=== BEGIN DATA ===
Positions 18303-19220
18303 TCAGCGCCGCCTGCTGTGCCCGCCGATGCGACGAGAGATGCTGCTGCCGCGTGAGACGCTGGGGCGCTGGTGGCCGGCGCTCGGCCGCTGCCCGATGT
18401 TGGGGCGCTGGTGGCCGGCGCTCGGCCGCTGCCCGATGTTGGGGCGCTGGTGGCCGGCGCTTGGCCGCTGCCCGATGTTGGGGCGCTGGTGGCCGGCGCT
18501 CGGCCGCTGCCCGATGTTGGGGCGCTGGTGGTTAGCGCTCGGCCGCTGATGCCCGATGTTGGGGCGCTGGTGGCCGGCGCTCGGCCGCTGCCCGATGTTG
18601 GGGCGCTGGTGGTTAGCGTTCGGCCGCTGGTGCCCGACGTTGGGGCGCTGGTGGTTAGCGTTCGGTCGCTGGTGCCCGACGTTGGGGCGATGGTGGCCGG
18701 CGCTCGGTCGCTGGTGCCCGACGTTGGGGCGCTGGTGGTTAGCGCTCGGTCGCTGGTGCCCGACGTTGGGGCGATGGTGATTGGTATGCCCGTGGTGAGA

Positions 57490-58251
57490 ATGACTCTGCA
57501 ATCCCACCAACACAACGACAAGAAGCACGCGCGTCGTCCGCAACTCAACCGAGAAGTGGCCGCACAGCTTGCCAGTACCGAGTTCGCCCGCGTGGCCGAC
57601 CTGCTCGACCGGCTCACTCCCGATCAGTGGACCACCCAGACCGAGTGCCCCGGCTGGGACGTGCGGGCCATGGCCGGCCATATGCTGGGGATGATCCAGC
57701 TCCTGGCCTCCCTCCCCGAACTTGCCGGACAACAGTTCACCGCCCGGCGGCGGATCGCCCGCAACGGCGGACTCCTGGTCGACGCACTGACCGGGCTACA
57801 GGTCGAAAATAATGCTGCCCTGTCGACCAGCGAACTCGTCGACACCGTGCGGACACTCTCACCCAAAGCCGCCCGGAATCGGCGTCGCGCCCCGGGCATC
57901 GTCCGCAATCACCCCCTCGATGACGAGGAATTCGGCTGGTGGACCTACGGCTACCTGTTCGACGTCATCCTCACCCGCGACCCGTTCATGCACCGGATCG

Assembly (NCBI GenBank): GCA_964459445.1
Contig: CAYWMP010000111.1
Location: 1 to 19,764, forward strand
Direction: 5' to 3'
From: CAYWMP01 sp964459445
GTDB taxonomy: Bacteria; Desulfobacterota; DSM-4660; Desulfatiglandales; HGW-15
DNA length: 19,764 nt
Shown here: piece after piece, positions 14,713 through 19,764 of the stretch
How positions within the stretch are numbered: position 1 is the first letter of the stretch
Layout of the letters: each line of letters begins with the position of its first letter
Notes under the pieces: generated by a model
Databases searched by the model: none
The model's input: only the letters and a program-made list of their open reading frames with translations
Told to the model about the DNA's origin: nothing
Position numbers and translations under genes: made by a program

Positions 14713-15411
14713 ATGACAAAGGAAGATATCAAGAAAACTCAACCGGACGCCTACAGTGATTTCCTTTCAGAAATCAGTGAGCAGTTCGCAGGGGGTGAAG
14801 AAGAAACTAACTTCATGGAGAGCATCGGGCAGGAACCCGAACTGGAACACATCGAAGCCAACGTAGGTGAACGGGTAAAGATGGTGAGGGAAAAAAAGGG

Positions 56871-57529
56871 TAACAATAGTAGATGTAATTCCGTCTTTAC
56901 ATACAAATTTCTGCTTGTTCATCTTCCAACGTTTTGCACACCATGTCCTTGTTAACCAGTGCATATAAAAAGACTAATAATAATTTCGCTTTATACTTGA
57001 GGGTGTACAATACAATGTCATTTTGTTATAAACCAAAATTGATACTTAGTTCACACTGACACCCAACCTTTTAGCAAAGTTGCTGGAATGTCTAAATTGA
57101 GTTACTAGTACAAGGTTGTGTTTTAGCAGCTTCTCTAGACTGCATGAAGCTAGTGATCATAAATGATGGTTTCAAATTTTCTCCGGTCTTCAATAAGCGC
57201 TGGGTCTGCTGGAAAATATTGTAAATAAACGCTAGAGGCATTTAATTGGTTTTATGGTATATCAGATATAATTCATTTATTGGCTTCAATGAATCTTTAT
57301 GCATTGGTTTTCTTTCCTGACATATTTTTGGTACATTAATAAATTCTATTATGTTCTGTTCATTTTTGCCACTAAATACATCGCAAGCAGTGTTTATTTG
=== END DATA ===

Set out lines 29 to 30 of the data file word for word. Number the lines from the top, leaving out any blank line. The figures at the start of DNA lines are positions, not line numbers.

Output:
Positions 14713-15411
14713 ATGACAAAGGAAGATATCAAGAAAACTCAACCGGACGCCTACAGTGATTTCCTTTCAGAAATCAGTGAGCAGTTCGCAGGGGGTGAAG